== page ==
I also ran into John Hieftje and Csaba Csere (of Car and Driver) there yesterday. (What a great place to run into people. I met Paul Tinkerhess of 4th Ave. Birkenstock there on Tuesday. He’s interested in the potential of the Fourth Ave. corridor, too, naturally.) But Hieftje was talking about a hydrogen-powered, fuel cell vehicle that the city might have temporary use of. I emailed him later about my concern that the federal focus has been on hydrogen, an energy carrier, rather than energy sources, like wind and solar. We can’t afford to put that cart before the horse. Anyway, it’s great that that subject was discussed at a DDA meeting.
       —Steve Bean    Apr. 8 '05 - 09:10AM    #
  3. Leah, I wanted to introduce myself, but I got tied up talking to Bob and then to the getDowntown crew after the meeting, and by that time you had left. See you on Monday, I suppose.

    Steve, I stopped in Cafe Verde for an iced tea before the DDA meeting also (around 11:20) and then sat outside in the Sculpture Plaza reading for half an hour. Too bad we don’t know what each other look like.
       —Murph    Apr. 8 '05 - 10:46AM    #
  4. Murph, picture a taller (6’ 3”), underdressed John Hieftje with graying black hair (what’s left of it) rather than graying blonde hair. If you go there often around noon, you’ve seen me.
       —Steve Bean    Apr. 8 '05 - 10:53AM    #
  5. Steve,

    If you, Murph and I are ever in the same room, I’ll introduce y’all.

    We should get some AU-contributor headshots on the contact page…
       —Scott    Apr. 8 '05 - 12:15PM    #
  6. It’s interesting to note that ridership finally seems to be increasing on the Link now that it’s about to go under. Probably still not nearly enough to justify it, but as people know about the service it’s starting to be used. I think the route is an excellent one, and the idea of the Link good; the only problem, I think, has been making enough people aware of it.
    I’d sure like to see someone come up with funding to try it another year. And this is from someone who made fun of it at first. (Lots of empty buses going by didn’t seem like an alternative kind of transportation.)
       —Michael Betzold    Apr. 8 '05 - 02:42PM    #
  7. It would be good to have survey data on The Link ridership to find out if passengers would otherwise be walking, biking, driving or not traveling.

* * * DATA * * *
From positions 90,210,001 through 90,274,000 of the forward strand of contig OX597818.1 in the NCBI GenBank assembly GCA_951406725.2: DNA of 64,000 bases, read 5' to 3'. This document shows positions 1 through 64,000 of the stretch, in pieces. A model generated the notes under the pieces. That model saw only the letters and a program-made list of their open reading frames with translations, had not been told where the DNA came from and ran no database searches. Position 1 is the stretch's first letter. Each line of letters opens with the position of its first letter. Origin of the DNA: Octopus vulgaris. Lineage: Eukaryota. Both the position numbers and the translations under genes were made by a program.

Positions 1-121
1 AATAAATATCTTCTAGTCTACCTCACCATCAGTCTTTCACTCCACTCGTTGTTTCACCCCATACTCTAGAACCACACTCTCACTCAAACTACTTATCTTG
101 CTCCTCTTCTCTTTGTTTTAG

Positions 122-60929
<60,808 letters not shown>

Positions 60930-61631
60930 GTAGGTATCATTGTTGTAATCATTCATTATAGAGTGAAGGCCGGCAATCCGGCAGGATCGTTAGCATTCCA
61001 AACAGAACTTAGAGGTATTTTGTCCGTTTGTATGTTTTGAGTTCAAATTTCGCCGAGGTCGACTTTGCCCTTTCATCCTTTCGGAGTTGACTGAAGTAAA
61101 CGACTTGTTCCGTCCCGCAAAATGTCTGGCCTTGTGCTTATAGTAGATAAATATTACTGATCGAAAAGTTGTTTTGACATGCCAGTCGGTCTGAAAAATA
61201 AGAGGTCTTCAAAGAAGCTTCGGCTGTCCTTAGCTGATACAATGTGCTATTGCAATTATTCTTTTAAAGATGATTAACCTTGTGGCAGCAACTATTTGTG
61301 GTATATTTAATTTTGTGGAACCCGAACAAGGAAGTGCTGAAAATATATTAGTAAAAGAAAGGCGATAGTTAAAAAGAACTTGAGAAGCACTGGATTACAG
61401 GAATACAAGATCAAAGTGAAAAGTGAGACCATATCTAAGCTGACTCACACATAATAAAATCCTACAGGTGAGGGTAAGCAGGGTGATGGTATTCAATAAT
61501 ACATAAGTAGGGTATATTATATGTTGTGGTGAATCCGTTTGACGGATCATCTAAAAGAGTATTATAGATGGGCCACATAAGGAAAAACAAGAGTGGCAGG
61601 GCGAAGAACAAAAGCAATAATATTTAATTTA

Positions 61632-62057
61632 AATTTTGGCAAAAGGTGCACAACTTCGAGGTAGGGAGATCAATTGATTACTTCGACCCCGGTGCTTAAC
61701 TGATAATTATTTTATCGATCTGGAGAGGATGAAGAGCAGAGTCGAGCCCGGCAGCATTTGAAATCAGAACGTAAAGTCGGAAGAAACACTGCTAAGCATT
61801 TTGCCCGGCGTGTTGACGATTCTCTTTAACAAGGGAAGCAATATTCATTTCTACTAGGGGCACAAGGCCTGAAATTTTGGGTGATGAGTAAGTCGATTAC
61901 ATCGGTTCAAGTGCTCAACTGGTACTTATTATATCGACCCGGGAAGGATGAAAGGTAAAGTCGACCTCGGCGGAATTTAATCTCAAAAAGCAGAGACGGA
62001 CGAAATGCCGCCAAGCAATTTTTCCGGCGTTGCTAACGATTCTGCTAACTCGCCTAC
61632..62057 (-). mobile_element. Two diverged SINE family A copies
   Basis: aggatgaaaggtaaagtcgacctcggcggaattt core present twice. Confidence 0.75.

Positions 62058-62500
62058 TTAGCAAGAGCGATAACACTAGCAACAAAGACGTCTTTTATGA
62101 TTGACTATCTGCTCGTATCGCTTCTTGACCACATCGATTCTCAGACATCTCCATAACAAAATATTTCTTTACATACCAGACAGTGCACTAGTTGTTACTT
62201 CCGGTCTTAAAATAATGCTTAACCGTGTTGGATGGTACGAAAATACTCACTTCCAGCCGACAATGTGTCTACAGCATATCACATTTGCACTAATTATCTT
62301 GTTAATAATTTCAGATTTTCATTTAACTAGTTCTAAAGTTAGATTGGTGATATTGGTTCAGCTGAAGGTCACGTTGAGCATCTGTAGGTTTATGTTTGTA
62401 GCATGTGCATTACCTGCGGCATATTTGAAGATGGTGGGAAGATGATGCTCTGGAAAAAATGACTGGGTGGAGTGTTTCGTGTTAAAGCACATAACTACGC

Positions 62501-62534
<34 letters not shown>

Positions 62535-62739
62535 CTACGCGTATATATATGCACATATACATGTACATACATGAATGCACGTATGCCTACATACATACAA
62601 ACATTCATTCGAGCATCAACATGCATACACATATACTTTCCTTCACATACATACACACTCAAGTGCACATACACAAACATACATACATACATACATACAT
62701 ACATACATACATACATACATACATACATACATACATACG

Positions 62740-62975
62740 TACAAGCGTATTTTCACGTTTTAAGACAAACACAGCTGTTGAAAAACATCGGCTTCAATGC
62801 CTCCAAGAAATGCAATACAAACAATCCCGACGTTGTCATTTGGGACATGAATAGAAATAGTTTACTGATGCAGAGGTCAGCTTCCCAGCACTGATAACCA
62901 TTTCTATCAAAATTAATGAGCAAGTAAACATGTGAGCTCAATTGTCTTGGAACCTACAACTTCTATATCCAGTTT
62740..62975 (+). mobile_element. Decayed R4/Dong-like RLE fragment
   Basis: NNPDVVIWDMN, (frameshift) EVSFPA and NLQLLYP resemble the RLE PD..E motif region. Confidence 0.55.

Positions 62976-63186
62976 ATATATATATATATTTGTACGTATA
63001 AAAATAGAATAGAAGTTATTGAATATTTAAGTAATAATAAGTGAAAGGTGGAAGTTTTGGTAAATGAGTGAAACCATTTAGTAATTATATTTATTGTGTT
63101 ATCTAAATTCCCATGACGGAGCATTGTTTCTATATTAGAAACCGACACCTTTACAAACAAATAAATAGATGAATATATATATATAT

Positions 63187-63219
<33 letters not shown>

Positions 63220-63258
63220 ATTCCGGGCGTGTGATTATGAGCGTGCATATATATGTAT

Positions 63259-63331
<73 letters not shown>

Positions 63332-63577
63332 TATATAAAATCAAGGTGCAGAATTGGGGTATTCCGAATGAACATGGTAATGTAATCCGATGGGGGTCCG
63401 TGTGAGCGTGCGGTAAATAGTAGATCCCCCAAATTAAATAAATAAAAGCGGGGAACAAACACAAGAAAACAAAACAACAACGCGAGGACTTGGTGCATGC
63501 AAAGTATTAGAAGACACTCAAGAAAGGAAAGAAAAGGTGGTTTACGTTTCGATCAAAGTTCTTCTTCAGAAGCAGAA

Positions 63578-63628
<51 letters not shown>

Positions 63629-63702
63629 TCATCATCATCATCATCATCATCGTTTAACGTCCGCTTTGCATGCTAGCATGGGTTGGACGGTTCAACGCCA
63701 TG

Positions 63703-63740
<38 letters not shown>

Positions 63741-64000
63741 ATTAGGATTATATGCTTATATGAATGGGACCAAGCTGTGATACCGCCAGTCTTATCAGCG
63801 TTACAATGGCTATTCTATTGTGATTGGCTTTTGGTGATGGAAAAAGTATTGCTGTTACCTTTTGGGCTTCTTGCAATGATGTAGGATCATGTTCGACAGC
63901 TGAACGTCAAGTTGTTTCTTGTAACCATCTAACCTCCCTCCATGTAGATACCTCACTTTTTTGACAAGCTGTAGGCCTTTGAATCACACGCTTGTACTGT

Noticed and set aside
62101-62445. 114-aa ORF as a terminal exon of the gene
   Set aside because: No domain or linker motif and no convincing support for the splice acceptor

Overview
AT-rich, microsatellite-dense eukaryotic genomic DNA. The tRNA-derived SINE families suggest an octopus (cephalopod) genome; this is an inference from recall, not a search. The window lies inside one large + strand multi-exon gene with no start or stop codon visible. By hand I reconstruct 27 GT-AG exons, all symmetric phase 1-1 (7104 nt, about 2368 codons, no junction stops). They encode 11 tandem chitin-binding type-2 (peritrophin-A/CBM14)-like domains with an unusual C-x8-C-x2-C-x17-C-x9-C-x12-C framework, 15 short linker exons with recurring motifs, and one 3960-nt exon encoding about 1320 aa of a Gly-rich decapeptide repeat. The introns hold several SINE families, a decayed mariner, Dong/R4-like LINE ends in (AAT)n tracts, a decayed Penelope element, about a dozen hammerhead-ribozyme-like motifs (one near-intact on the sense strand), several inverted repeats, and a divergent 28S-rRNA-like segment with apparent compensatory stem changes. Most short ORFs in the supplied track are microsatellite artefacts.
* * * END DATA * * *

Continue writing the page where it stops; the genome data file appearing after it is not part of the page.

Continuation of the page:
If the vast majority would be using other means of travel than driving, maybe it should die a quiet death. (Health benefits of walking, less fuel consumption, lower expenses for AATA, etc.) Just because people ride it doesn’t mean it’s needed.

    On the other hand, if its absence would result in fewer productive trips (however you choose to define that term), it might be worth it. There are other factors to look at, of course, but this would be a start.

    Seems like there would be sufficient experience with it by now that such data could be collected. When it first started, predicting its future value was all a guessing game.
       —Steve Bean    Apr. 8 '05 - 03:04PM    #
  8. I never use the Link because I walk everywhere it goes.
       —tom    Apr. 8 '05 - 03:09PM    #
  9. Same here. I can usually get there faster that way, too.

    But say you’re coming from outside the downtown, looking to go on a shopping trip, and your options are to go to Briarwood (or Twelve Oaks, for that matter) or else to lug your packages with you out in the Michigan weather. Do you pass on the downtown shopping trip because it might rain? That’s what would be useful to know from people who’ve used The Link in order to make a projection of how many more people might be making the same choices in the future (again, other factors considered.)
       —Steve Bean    Apr. 8 '05 - 03:21PM    #
  10. Sad to hear about the Link, especially after they got funding extentions before. I use it much more often in winter when bad weather makes what would be an easy summer walk almost unbearable. It’s a great idea. I also wish it ran later (much like AATA—I often bus-in cab-out).

    I’ve often wondered if perhaps the route is too close to itself, and a just slightly wider loop might make it more attractive. (William or Washington?)
       —Chris F    Apr. 8 '05 - 04:17PM    #
  11. also:

    MDOT 5-year plan public comment

    Joint Committee Meeting with Senate
    Transportation, Rep. Philip LaJoy, Chair and Transportation, Sen. Judson Gilbert, Chair

    Date: 04/11/2005
    Time: 6:00 PM

    Place: SEMCOG Office
    Buhl Building
    535 Griswold Suite 300
    Detroit MI 48226
       —Chris F    Apr. 8 '05 - 04:57PM    #